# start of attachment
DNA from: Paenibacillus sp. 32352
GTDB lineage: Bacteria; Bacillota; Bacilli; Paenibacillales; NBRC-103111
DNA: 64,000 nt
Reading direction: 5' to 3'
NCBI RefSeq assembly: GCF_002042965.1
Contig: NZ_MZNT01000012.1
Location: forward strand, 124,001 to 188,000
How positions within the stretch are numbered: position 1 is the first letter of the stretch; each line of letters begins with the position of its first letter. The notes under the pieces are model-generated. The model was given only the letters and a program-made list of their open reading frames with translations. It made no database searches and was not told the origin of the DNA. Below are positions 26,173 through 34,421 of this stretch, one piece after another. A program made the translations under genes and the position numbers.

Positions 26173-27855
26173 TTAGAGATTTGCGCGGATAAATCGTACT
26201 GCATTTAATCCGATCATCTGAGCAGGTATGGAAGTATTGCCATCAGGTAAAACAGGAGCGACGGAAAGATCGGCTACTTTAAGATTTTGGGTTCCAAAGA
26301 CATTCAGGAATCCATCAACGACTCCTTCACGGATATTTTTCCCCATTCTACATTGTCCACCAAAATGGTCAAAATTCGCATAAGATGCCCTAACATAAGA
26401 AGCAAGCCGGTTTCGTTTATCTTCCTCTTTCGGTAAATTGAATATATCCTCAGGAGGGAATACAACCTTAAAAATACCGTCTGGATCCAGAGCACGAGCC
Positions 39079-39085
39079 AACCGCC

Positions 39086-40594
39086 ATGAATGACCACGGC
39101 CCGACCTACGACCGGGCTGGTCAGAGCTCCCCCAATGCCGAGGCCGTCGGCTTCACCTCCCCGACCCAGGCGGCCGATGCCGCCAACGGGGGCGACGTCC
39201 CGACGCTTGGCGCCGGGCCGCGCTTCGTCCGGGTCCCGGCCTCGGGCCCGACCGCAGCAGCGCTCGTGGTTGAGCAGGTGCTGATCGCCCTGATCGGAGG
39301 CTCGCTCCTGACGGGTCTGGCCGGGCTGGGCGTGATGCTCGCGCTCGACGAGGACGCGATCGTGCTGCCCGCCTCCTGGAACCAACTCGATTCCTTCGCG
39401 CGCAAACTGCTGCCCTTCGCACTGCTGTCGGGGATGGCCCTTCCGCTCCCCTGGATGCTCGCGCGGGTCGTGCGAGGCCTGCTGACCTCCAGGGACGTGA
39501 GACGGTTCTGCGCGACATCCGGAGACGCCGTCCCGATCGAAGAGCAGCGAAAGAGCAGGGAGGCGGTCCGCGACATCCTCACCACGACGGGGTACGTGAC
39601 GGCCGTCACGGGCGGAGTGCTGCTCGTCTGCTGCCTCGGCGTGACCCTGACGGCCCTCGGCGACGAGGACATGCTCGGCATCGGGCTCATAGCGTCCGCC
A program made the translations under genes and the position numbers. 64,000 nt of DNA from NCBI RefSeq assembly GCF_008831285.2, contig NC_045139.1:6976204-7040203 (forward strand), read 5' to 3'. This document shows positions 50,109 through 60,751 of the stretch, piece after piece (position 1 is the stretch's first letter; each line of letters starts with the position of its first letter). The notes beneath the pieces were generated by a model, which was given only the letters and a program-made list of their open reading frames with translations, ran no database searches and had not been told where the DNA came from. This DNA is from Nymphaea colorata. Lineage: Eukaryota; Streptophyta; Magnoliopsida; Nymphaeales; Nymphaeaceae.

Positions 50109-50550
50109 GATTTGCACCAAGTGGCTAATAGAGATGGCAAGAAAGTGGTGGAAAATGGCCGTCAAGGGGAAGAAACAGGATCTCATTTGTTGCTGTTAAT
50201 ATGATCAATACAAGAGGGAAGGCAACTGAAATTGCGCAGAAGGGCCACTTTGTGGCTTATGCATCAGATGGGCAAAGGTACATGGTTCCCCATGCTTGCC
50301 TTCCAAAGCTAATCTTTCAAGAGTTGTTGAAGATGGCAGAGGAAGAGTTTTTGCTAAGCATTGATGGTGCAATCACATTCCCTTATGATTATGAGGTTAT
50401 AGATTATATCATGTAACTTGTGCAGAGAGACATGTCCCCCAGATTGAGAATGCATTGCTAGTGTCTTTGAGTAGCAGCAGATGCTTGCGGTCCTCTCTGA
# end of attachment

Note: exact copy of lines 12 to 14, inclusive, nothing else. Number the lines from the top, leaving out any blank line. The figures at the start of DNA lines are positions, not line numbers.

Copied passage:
26301 CATTCAGGAATCCATCAACGACTCCTTCACGGATATTTTTCCCCATTCTACATTGTCCACCAAAATGGTCAAAATTCGCATAAGATGCCCTAACATAAGA
26401 AGCAAGCCGGTTTCGTTTATCTTCCTCTTTCGGTAAATTGAATATATCCTCAGGAGGGAATACAACCTTAAAAATACCGTCTGGATCCAGAGCACGAGCC
Positions 39079-39085